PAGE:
Vision Loss and Recovery after Baerveldt Aqueous Tube Shunt Implantation

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Vision Loss and Recovery after Baerveldt Aqueous Tube Shunt Implantation

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Title: Vision Loss and Recovery after Baerveldt Aqueous Tube Shunt Implantation
Author: Kim, Esther Lee; Tran, Jeffrey; Töteberg-Harms, Marc; Chahal, Jasdeep; Rhee, Douglas; Chopra, Vikas; Francis, Brian

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Citation: Kim, Esther Lee, Jeffrey Tran, Marc Töteberg-Harms, Jasdeep Chahal, Douglas Rhee, Vikas Chopra, and Brian Francis. 2017. “Vision Loss and Recovery after Baerveldt Aqueous Tube Shunt Implantation.” Journal of Ophthalmology 2017 (1): 4140305. doi:10.1155/2017/4140305.
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Abstract: This study aims to determine the course of vision loss after Baerveldt aqueous tube shunt placement and identify risk factors associated with unexplained severe long-term vision loss, or snuff-out. We retrospectively reviewed 247 eyes of 222 patients who underwent Baerveldt implantations at one of two academic institutions. Postoperative vision loss at 6 months following surgery was categorized as mild-to-moderate versus severe and long-term versus transient. Long-term vision loss, defined as 3 or more lines of Snellen visual acuity (VA) loss compared with preoperative VA, occurred in 63 of 247 eyes (25.5%), and 39 had mild-to-moderate and 24 had severe loss. Of these 63 eyes, 18 had no identifiable cause of vision loss. On multivariate analysis, poorer Snellen VA on postoperative day 1 (POD1) was found to be a significant risk factor for long-term vision loss (p = 0.005). In addition, the negative change in preoperative versus POD1 Snellen VA (p = 0.021) and the presence of split fixation involving the inferonasal quadrant on preoperative Humphrey visual field (p = 0.044) were significant risk factors for snuff-out. Transient vision loss occurred in 76 of 242 eyes (30.8%). In conclusion, vision loss is not uncommon after Baerveldt surgery, with snuff-out occurring in 2.4% of cases in this study.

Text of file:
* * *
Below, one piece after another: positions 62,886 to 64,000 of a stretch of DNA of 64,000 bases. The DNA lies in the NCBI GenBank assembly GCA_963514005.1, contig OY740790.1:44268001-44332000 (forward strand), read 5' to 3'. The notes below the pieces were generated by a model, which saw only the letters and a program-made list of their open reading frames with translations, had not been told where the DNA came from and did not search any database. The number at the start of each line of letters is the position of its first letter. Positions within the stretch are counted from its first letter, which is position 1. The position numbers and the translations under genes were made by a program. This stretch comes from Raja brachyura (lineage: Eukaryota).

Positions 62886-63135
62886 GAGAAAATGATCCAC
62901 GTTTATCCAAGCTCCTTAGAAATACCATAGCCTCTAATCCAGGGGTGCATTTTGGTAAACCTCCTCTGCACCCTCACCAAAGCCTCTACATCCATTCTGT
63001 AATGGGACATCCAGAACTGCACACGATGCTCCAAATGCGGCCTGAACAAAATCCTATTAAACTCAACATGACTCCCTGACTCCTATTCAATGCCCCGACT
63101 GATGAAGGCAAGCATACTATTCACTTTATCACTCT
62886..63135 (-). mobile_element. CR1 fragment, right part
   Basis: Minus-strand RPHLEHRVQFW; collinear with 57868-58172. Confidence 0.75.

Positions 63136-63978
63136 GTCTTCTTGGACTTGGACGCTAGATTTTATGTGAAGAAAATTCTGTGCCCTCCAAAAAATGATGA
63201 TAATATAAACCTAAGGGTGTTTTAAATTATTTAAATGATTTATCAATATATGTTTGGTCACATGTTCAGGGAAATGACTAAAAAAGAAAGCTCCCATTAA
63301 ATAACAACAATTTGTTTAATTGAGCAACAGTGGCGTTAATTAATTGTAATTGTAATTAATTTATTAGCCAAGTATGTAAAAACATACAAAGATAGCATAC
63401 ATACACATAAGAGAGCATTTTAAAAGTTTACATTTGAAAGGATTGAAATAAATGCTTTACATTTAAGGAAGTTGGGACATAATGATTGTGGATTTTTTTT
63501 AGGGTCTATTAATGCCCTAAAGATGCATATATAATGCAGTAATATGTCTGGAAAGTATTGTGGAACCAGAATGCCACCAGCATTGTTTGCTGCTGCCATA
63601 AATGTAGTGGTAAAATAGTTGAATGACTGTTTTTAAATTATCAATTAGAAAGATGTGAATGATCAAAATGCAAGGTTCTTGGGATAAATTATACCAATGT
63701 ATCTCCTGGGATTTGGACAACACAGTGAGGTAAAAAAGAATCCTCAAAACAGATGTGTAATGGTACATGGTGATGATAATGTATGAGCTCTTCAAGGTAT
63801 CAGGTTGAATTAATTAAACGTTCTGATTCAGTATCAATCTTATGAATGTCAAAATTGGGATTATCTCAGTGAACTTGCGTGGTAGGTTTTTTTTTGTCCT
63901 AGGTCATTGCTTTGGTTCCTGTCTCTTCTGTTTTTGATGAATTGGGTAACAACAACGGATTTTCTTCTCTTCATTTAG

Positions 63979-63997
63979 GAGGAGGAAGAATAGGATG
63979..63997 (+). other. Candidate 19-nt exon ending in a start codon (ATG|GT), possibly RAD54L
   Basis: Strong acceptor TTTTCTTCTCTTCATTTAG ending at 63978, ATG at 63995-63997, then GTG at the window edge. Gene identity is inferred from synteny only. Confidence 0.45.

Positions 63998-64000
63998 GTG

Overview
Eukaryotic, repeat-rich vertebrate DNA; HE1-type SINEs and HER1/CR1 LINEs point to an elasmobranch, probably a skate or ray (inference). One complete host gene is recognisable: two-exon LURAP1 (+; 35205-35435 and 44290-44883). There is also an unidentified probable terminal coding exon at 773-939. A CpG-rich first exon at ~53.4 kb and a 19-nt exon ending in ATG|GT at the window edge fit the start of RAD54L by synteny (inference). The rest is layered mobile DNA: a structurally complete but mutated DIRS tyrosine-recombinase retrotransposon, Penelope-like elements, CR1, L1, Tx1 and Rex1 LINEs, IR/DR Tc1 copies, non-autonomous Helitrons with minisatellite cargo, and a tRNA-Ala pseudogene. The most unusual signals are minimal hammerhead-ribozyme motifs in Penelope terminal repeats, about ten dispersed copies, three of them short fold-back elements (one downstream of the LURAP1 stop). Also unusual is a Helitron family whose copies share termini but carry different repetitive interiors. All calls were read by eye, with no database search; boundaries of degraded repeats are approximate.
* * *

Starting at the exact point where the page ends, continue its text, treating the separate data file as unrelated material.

Published Version: doi:10.1155/2017/4140305
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